Jonathan Crowe

Book reviewer, cat photographer, fanzine editor, map blogger, snake whisperer.

Instances of Head-Switching

Book cover: Instances of Head-SwitchingMy review of Teresa Milbrodt’s new short-story collection, Instances of Head-Switching (Shade Mountain Press, 2020) is now online at Strange Horizons. This is my first review for Strange Horizons, which incidentally is running its annual fund drive this month. They acknowledge that trying to raise funds at a time like this is a hell of an ask, but it’s donations that keep their lights on and pay their contributors (like me), so if you’re able and inclined, please check out their Kickstarter.

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The Possible Origins of My Surname

My family history is patchy, especially on the Crowe side. The Oxford Dictionary of Family Names in Britain and Ireland identifies two regional loci of the Crowe surname: one in an axis from Norfolk to London, the other apparently emanating from the Isle of Man and found in nearby Lancashire, Yorkshire, Durham and Northumbria. I believe my great-great-grandfather came to Canada from London, so I’m probably from the Norfolk-to-London group. The Dictionary says that surname derives from “Middle English crou, crowe ‘crow’ (Old English crāwe), denoting someone with dark hair or a dark complexion, or perhaps a raucous individual.” The Manx surname is said to derive from “Mac Conchrada ‘son of Cú-chrada’, a personal name meaning ‘hound of destruction’”—which sounds just a bit too badass to be true.

About the iOS Family Sharing Bug

On Friday Jennifer discovered that she could no longer run Facebook on her iPhone; the app gave an error message telling her that “This app is no longer shared with you.” This bug appears to be widespread if not ragingly common; the working theory (given the error message) is that a bug in Family Sharing is to blame. Deleting and reinstalling the misbehaving app solves the problem, but as AppleInsider points out, that might lose you your data: offloading the app (under Settings > General > iPhone Storage), rather than deleting it, is the better option. Update: TechCrunch reports that Apple has fixed the bug.

Fountain Pen Nib Size Charts

Fountain pen nibs come in fine, medium and other sizes, but there’s no standard definition for those terms. A Japanese nib is usually a size finer than its European equivalent, for example, but there are exceptions all over the place. There are guides to a nib’s tipping size—the actual writing surface, measured in tenths of a millimetre—from Pen Chalet and Nibs.com, but they don’t necessarily tell the whole story. According to Pen Chalet, a TWSBI medium nib has the same tipping size as a Pilot medium, but my TWSBI Eco writes much thicker than my Pilot Metropolitan. The TWSBI nib might be wetter, and the ink might be too. And at the moment my Eco is loaded with a quick-drying ink that feathers a little on good paper. So it seems that there are other factors at play. I’ll figure them out as I go.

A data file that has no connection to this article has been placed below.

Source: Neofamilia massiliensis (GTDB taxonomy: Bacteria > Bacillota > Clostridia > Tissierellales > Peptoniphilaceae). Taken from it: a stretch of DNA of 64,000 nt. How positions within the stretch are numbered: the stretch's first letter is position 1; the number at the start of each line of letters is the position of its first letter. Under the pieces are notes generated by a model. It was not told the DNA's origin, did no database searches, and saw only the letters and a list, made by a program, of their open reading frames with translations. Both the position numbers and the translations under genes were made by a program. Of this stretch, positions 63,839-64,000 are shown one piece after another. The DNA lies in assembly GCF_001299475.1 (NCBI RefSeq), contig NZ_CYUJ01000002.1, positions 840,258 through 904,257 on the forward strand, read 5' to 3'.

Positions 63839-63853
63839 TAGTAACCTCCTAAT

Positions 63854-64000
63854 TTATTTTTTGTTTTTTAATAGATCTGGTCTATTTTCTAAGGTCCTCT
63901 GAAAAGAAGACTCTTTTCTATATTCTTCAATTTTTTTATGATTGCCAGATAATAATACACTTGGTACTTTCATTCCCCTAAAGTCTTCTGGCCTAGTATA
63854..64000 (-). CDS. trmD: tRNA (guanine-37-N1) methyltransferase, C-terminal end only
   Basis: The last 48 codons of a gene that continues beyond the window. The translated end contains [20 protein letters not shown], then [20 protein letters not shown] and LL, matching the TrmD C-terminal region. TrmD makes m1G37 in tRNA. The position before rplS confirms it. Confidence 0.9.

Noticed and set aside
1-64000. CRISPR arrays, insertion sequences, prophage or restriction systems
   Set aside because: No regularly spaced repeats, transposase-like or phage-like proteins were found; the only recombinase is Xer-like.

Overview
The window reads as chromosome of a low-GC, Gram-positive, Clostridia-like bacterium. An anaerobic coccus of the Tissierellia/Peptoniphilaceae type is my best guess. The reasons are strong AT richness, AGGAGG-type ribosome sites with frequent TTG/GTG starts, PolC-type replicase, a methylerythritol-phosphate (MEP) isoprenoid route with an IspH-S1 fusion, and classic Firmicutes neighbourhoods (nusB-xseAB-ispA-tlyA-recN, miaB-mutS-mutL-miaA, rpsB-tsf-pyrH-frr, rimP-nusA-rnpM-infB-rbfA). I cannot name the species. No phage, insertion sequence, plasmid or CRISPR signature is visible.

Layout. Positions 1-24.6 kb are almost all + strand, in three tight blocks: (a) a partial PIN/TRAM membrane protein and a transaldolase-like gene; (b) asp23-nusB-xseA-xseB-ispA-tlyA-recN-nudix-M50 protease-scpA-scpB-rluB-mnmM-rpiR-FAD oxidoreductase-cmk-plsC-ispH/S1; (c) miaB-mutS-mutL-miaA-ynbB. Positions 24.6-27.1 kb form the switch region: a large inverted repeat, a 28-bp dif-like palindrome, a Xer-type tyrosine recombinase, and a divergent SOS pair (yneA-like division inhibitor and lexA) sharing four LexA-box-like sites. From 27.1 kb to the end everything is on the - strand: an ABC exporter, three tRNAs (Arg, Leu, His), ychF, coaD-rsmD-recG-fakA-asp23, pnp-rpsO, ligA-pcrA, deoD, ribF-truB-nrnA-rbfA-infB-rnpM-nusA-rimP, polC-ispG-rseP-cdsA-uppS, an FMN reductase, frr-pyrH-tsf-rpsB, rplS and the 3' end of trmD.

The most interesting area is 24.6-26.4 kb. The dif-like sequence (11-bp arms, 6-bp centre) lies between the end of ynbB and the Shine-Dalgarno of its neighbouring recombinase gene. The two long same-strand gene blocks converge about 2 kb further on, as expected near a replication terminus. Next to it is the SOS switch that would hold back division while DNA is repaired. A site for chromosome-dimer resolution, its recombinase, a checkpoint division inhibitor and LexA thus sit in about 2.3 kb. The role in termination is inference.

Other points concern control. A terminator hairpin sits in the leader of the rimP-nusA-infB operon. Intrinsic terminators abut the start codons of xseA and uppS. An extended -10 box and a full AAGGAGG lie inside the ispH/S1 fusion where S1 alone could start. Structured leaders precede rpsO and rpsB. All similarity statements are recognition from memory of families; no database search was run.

Garter Snakes Prefer the Company of Their Friends

Eastern Garter Snakes, Shawville QC, April 2018.A recent study exploring social behaviour in Eastern Garter Snakes (Thamnophis s. sirtalis) found that snakes “actively seek social interaction, prefer to remain with larger aggregates, and associate nonrandomly with specific individuals or groups.” In other words, they had preferences as to who they hung out with. “The snakes’ social networks were perturbed twice a day by ‘shuffling’ their locations. Despite these disturbances, the snakes eventually re-formed their preferred social environment.” This isn’t the first time snakes’ social preferences have been documented. And it’s no surprise to me that garter snakes also exhibit this sort of behaviour: I’ve observed that captive garter snakes do much better when kept in groups, and they aggregate all the time in the wild. [Science]

John Scalzi’s Interdependency Novels in One Chart

Graph: Number of Times the Word ‘Fuck‘ (or a Variant Thereof) Was Used in John Scalzi’s Interdependency Novels

Those of you who’ve read this series—The Last Emperox came out this week, in case you missed it—know exactly what I’m referring to here. I mean, we could break it down by character, but really, what would be the point in that?

Using Fountain Pens When You’re Left Handed

Ana Reinert’s Fountain Pen Guide for the Left-handed Writer and Goulet Pens’s Fountain Pens for Lefties set out some of the challenges faced by left-handed fountain pen users like me. Mostly the challenges involve having to push the nib across the page rather than pull it, and smudging your writing with your hand before the ink has time to dry. For my part I’ve had trouble with fine nibs scratching the page, and with smudging ink (particularly on Clairefontaine Triomphe pads; I suspect I’ll have the same trouble with Rhodia, but I haven’t broken into my stash of that stuff yet). Options include avoiding flex and stub nibs and using fast-drying inks. And some pens just work better: the medium-nib Pilot Metropolitan I use right now is the best pen I’ve ever written with.

Taking Facebook Quizzes Is a Bad Idea

From January, but all the more relevant now that more people are at home, bored and wasting time on social media: Why taking Facebook quizzes are a bad idea. The quizzes ask questions—like the name of your first pet, the city of your birth or the month of your birth—that are often used as security questions for bank accounts. No single quiz asks for enough information to do it, but you might be giving criminals enough information across multiple quizzes to hack your account. After all, you don’t know who’s behind these quizzes, but they know who you are—because you’re using your Facebook account!

Star Maps Reviewed

New book review! I review the third edition of Nick Kanas’s Star Maps: History, Artistry, and Cartography (Springer Praxis, 2019) in the March 2020 issue of Calafia, the journal of the California Map Society. The issue is now available for download (PDF), as are earlier issues of Calafia.

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The Elements of Cat Vacuuming


Vacuuming a cat requires only one thing: a cat with zero fucks to give. A cat that stands their ground when other cats scatter to the wind. A cat that cannot be yelled at to get down from there. A cat that ignores what he chooses to ignore. A cat that stands athwart. A cat like that will not run when the vacuum cleaner comes out. A cat like that will sit there and dare you to vacuum them. And then not care if you do. Because running away and giving a damn is just too much work. (Also, they might actually enjoy it, but would prefer it if you didn’t tell anyone.)